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With big-band music playing softly in the background, a group of seniors recently walked an obstacle course through two rows of stacked chairs, maneuvered around cones, climbed up onto a low plastic step and then stepped over foam blocks.

They're participants in FallProof, a weekly balance and mobility class offered at the Petaluma Senior Center. Many seniors have attended FallProof for months because the techniques they're learning help them build confidence and master physical strategies to avoid falling down.

<CW-26>When a senior is hospitalized because of an accidental injury, it's likely to be the result of a fall. But by developing strength and agility and regularly practicing balance, older adults can avoid serious falls and the cascade of problems — physical, emotional and financial — that can occur from a disabling injury.</CW>

<CW-38>Some programs, like the Matter of Balance 8-week series of classes, feature primarily discussions about fear of falling, risk factors for injury, and prevention strategies. There's limited physical exercise in those classes. In other programs, such as FallProof, participants spend the sessions doing strength and agility drills and practicing various movements, like walking across a room while carrying a tray.</CW>

John Johnson, who teaches the FallProof class at the Petaluma Senior Center, is a balance and mobility specialist certified by Cal State Fullerton's Center for Successful Aging. He also teaches Matter of Balance classes locally and is certified to train volunteer instructors for that program.

"There is so much good evidence over the last 40 years that if you can identify someone's particular fall risks then you can help prevent them," Johnson said.

And it's crucial to avoid falls, he says, because when someone over age 65 falls, especially if it leads to injury, they're two to three times more likely to have additional falls.

"The good thing is most falls don't lead to injuries," said Johnson, noting that serious injury results only about 20 percent of the time.

But Johnson says it's important to realize that "most falls can be prevented and that falling is not part of the normal aging process."

Falls can happen because of intrinsic (body-related) and extrinsic (environmental) factors, and the various programs offered locally for seniors address both reasons for falling.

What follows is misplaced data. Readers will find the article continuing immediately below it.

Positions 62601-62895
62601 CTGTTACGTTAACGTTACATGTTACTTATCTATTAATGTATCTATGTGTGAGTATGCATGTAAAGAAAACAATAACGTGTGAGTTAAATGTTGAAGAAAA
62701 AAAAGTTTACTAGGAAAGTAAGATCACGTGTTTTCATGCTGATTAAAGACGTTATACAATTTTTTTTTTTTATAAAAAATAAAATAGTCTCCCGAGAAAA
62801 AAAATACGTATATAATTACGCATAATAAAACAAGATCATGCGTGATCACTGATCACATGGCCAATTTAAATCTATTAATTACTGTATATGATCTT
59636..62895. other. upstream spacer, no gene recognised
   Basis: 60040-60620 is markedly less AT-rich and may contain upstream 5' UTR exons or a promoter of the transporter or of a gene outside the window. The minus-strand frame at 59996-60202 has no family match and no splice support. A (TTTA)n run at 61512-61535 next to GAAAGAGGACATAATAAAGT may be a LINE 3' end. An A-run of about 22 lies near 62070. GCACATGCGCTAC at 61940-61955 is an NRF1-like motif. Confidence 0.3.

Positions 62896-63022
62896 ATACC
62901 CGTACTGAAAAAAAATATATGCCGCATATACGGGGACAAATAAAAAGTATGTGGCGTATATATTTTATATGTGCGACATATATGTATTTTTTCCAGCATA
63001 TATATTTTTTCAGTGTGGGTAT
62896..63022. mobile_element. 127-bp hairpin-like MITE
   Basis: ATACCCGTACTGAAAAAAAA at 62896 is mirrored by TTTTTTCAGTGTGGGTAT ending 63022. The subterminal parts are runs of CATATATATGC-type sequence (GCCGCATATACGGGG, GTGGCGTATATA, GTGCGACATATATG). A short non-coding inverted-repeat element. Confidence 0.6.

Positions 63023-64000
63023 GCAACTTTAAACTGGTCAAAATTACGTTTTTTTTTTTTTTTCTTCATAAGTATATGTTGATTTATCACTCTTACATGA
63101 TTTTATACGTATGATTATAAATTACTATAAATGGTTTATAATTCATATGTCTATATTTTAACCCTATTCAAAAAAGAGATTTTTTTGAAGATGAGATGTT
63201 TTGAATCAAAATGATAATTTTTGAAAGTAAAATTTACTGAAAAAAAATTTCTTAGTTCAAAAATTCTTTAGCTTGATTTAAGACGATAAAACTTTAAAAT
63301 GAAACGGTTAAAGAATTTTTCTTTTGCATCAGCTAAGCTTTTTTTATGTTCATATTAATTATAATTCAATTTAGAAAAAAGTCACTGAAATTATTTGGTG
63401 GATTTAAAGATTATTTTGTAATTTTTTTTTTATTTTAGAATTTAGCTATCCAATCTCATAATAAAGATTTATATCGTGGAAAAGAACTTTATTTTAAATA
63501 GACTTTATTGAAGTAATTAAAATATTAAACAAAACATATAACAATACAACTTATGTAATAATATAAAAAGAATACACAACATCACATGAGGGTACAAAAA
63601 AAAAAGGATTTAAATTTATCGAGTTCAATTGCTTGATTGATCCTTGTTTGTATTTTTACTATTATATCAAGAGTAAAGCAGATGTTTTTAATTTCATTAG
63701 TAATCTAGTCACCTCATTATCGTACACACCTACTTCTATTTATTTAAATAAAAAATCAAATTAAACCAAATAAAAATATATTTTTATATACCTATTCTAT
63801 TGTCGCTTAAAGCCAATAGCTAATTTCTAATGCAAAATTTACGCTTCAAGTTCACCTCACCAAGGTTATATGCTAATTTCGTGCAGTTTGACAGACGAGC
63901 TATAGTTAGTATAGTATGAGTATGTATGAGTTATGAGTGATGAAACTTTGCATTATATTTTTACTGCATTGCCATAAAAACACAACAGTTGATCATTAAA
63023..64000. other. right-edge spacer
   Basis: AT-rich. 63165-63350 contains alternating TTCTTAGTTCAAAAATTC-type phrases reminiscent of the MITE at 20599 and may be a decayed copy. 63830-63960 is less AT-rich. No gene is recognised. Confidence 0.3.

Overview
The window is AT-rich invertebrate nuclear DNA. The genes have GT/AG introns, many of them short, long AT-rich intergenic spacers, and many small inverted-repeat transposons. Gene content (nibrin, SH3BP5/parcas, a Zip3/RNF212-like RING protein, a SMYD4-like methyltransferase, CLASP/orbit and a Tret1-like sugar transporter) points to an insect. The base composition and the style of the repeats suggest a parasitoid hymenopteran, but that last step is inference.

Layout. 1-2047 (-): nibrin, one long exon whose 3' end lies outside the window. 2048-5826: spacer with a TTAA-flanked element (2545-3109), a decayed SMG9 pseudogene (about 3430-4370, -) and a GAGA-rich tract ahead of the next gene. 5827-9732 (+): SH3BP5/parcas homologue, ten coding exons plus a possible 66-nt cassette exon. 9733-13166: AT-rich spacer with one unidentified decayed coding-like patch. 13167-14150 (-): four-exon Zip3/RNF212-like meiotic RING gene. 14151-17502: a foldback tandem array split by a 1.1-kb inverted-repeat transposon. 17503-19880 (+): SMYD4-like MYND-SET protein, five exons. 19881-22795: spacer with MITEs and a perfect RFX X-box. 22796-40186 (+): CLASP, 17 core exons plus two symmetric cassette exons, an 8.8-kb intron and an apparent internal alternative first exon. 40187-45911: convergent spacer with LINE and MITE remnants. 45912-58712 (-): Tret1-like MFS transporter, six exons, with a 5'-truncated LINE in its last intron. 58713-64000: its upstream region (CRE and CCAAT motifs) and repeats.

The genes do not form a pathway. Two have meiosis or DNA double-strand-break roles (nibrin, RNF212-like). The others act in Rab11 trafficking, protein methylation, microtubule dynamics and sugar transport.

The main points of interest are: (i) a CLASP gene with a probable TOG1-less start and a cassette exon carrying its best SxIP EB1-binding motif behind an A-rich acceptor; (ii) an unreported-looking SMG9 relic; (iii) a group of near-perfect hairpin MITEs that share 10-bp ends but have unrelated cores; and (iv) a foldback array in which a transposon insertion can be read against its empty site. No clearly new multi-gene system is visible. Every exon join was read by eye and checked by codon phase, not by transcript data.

Extrinsic risk factors include wearing poorly fitted shoes, like slippers or flip-flops, dim lighting at night, not having grab bars in the right locations and having throw rugs on the floor that don't stay in place. Intrinsic factors include impaired vision and muscle weakness.

<CW-26>Before participants can join Johnson's FallProof class, they must provide a doctor's written consent, and he does an individualized assessment with them to gauge their personal readiness and challenges.</CW>

David Moore of Petaluma has been attending the FallProof class in Petaluma for 1? years.

"It's a splendid class and certainly helps at home. I used to fall but haven't since I've taken the class," he said. "It helps with balance. I didn't know I have so many muscles in my feet."

<CW-31>Another participant, Betty Rothenberger of Novato, was referred to the Petaluma Senior Center by a Kaiser Permanente physical therapist. She says the class has been helpful after having two hip replacements and one knee replacement.</CW>

"I'm all-around stronger," said Rothenberger, a retired teacher who appreciates Johnson's varied and well-planned lessons.

At 74, Lynnette Peters is one of the youngest FallProof participants. She had a major fall a few years ago and said, "The class is fabulous. John inspires confidence and calmness."

<CW-19>Omay Water-Schmeder, a senior physical therapist at Kaiser Permanente in Santa Rosa, offers a fall prevention class twice a month to KP members. She's also taught the Matter of Balance program for seniors in Sonoma County and trained volunteer instructors nationwide.</CW>

"The big issue for many older adults who fall and injure themselves is their quality of life goes downhill," she said.

Moving the body around is key to preventing falls because it stimulates the brain and sharpens coordination and memory.

"It makes the brain work more. A lot of people as they get older think they don't have to do anything anymore," Water-Schmeder said.

<CW-29>While organized classes like yoga or tai chi are fine, Water-Schmeder emphasizes that all adults should regularly practice three easy exercises, which can be done at home, to prevent falls. She recommends standing on one leg for one minute, standing for three minutes with one foot in front of the other, and sitting down and getting up 30 times from a chair. </CW>

Addressing the fear of falling is an important component in preventing falls, Water-Schmeder said.

<CW-35>"When you get afraid of falling, often you cut back on activity but ironically that increases your risk of falling," she said.</CW>

Janet Parmer is a Bay Area feature writer. She can be reached at jhparmer@comcast.net.